Two take-aways from this clip from the interview between Elon Musk and BBC reporter James Clayton.

  1. It does not matter who has your back, you have to be prepared. You have to know what you are talking about. You have to do your research. You have to have facts. And if you don’t, which is fair, because sometimes there’s just too much to know, just avoid the topic you are not prepared about altogether. Drop it.
  2. There’s a point when you are winning an argument where you need to check with the situation and concede something to the part that is losing the argument. If you don’t, you are just going for the kill, and nobody appreciates that.

A viable option

When you are under pressure, mistakes happen.

Luckily, not all mistakes will cost you $100 billion. And most importantly, you are the one deciding what pressure to bow to. Not everything is worth pursuing, not all chances are worth taking, not all competitors are worth following.

Sometimes the wise response is to slow down and let go. It’s always a viable option.

Choose carefully

Hubspot and Intercom are very successful companies. And on the exact same type of communication to their customer, they choose two completely different approaches.

One is before, the other is after.

One raises awareness, the other raises alarm.

One gives you agency, the other takes it away.

One is about hope (“Your contacts database is growing”), the other is about failure (“You’ve exceeded the usage”).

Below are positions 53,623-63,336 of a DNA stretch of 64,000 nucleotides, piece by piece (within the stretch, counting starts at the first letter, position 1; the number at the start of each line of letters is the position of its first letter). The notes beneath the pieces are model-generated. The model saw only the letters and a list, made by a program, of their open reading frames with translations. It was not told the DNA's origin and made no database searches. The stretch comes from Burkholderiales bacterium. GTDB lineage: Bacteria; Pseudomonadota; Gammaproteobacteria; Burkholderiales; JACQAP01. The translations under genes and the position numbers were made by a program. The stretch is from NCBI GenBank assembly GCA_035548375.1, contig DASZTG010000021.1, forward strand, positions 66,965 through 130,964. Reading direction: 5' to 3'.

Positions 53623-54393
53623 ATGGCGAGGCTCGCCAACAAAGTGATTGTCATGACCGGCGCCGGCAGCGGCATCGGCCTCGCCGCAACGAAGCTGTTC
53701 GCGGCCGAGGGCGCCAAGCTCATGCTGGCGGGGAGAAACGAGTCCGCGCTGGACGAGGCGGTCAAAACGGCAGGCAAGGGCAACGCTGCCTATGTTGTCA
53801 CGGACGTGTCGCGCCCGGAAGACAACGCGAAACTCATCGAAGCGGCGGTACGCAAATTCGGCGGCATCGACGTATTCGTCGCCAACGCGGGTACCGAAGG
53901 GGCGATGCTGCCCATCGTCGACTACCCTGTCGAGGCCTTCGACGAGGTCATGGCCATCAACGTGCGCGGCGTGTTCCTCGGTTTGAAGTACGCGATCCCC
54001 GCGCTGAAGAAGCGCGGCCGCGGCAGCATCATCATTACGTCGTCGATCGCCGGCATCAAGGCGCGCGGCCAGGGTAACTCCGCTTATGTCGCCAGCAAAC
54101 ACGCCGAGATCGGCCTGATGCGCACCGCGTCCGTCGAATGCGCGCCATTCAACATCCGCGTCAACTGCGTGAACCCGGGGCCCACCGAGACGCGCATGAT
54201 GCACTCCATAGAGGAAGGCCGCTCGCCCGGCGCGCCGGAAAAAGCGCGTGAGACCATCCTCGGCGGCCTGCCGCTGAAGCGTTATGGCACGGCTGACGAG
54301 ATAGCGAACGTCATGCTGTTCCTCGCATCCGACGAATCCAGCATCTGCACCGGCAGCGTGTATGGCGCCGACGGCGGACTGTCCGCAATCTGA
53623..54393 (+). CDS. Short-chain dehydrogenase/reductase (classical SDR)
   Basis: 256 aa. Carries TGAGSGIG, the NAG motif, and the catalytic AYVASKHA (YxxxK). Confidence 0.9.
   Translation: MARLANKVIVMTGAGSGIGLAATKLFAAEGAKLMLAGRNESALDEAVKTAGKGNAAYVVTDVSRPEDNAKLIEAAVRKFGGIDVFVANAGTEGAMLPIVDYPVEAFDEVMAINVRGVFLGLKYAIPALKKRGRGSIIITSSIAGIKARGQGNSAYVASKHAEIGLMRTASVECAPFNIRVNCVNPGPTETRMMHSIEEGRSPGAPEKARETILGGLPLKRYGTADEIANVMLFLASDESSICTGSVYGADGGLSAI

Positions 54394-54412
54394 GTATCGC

Also (you can’t say that from the message alone, but I’ll ask you to trust me), one is true, the other is not.

There is no right or wrong way to do stuff.

But the choices you make say a lot about who you are and what you stand for.

Money doesn’t lie

Google’s mission was to organize the world’s information and make it universally accessible and useful. Today, 81.3% of their revenue comes from advertising, which admittedly has little to do with making information universally accessible.

Facebook’s mission was to give people the power to build community and bring the world closer together. Today, 97.7% of their revenue comes from advertising, which admittedly has little to do with giving people the power to build community or bringing the world closer together.

If you don’t measure the right things, it’s very easy to end up in a very different place from the one you initially had in mind.

No, thanks

What is valuable to your audience?

We design experiences with our own benefit in mind, trying to make life easier for us, adding an additional step so that we don’t have to do some more work.

And the burden of all this, of course, is on the user. Who has options and kindly says, no thanks.